adicionado por Lemeritus | editarNew York Times, Vanessa Friedman (Web site pago) (Jun 1, 2016)
 
A book as lyrically written, frequently shocking and immensely moving as Elizabeth Brundage’s “All Things Cease to Appear” transcends categorization. Is the book a “police procedural”? In part. A “gothic mystery”? Incidentally. A novel of “psychological suspense”? In spades. A chilling case-study of a serial soul-killer? A “Spoon River”-style panorama of small-town life in upstate New York in the late 1970s? A parable of good and evil informed by the theological notions of the 18th-century Swedish mystic Emanuel Swedenborg? Yes, yes and yes. It was, perhaps, for such extraordinary books that the term “literary thriller” was coined.
adicionado por Lemeritus | editarWall Street Journal, Tom Nolan (Web site pago) (Apr 1, 2016)
 
ALL THINGS CEASE TO APPEAR is an expertly crafted thriller, with vivid, dramatic set pieces (a car chase on a dark country road; an ominous nighttime boat ride) that seem ready for the big-screen treatment. But it’s also a skilled and intelligent work of literary fiction.... ALL THINGS CEASE TO APPEAR is as insightful as it is suspenseful. Brundage’s thoughtful exploration of how people find themselves trapped in lives that don’t seem quite their own won’t satisfy all readers, especially those looking for a more traditional thriller. But those as interested in unraveling the mysteries of the human heart as they are in figuring out whodunit won’t be able to put this book down.
adicionado por Lemeritus | editarBookReporter, Megan Elliott (Mar 9, 2016)
 
Here’s the thing about creepy old farmhouses: they’re full of ghosts, and ax murderers lurk in the tree line.... There’s no shortage of suspects on the mortal plane, to say nothing of the supernatural. Part procedural, part horror story, part character study, Brundage’s literate yarn is full of telling moments: George is like a “tedious splinter” in Catherine’s mind, while George dismisses her concerns that maybe they shouldn’t be living in a place where horrible things have happened with, “As usual, you’re overreacting.” But more, and better, Brundage carries the arc of her story into the future, where the children of the nightmare, scarred by poverty, worry, meth, Iraq, are bound up in its consequences, the weight of all those ghosts, whether real or imagined, upon them forever.
adicionado por Lemeritus | editarKirkus Reviews (Dec 23, 2015)
 
Brundage’s (bestselling author of The Doctor’s Wife) searing, intricate novel epitomizes the best of the literary thriller, marrying gripping drama with impeccably crafted prose, characterizations, and imagery....Moving fluidly between viewpoints and time periods, Brundage’s complex narrative requires and rewards close attention. Succeeding as murder mystery, ghost tale, family drama, and love story, her novel is both tragic and transcendent.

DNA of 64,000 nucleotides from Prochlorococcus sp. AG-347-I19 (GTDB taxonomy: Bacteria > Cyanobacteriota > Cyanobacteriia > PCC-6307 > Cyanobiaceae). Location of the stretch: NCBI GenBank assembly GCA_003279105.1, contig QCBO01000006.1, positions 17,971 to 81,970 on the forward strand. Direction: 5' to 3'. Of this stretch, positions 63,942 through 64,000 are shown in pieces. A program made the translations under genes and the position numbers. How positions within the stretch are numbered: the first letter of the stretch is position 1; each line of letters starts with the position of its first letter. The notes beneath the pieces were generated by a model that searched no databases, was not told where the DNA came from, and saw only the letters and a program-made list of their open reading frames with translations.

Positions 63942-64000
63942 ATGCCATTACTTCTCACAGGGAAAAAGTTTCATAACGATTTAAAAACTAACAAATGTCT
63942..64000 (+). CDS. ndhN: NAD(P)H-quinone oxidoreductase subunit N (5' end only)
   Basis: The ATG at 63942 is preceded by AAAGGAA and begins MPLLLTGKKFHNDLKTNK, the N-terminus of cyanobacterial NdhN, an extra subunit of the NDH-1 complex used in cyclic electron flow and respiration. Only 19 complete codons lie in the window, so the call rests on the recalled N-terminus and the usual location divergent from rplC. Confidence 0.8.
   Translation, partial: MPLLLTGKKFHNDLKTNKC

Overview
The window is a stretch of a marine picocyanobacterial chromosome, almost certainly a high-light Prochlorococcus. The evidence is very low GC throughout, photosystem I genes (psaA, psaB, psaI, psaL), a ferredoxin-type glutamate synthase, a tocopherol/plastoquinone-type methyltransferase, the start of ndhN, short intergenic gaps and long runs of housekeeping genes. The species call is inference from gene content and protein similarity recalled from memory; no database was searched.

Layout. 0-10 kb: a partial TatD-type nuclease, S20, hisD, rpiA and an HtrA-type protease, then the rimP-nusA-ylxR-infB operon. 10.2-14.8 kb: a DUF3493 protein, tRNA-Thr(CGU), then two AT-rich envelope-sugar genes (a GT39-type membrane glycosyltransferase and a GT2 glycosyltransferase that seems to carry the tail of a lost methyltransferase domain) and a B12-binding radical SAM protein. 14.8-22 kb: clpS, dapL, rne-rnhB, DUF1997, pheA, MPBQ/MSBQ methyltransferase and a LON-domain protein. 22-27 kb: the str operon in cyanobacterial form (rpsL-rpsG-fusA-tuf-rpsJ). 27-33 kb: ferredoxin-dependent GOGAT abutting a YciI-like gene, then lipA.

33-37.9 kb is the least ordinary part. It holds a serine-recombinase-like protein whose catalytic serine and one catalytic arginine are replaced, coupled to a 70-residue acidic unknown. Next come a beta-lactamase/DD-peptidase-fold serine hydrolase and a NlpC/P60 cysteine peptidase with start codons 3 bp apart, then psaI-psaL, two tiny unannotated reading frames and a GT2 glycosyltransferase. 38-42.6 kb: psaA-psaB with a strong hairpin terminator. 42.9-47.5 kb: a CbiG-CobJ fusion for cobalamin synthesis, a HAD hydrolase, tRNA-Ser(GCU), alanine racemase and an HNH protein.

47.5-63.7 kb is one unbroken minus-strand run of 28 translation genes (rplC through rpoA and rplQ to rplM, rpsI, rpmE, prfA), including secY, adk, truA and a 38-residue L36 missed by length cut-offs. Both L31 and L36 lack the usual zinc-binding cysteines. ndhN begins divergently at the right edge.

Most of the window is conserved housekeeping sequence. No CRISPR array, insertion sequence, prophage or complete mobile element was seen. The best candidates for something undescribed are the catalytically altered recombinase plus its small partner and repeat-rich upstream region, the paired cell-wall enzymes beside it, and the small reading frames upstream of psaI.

adicionado por Lemeritus | editarPublishers Weekly (Dec 14, 2015)
 

» Adicionar outros autores (3 possíveis)

Nome do autorFunçãoTipo de autorObra?Status
Elizabeth Brundageautor principaltodas as ediçõescalculado
Prinetti, CostanzaTradutorautor secundárioalgumas ediçõesconfirmado
Schaap, LucieTradutorautor secundárioalgumas ediçõesconfirmado
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Cole tried to pull them apart, but once they got going you couldn’t stop them, and he started to cry a little, and it felt stupid and good so he cried some more and it made them stop, and they got up off the ground and came over to him and tried to steady him and waited for him to calm down.
It wasn’t like you could just jump off the side of the earth and disappear. You had to figure out how to go on. That’s all you could do.
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People never said what they really meant and it always caused more trouble than it was worth. Eddy thought it was a defining characteristic of human beings. You didn’t find that kind of thing with animals. Sometimes, late at night, when it was very quiet, he’d imagine that all the words people never said, the true and honest ones, slipped out of their mouths and danced around wickedly over their stupid, sleeping forms.
It was just another part of the big fairy tale of America. If you wanted to see a real farm you’d have drunk, broke farmers and hungry animals worried for their lives. You’d have bitter wives and snot-nosed kids and old people broke down from giving their hearts and souls to the land.
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Arriving home to find his wife murdered and their toddler left alone, art history professor George Clare is targeted with suspicion by a relentless police officer as dark community secrets are revealed over a span of decades.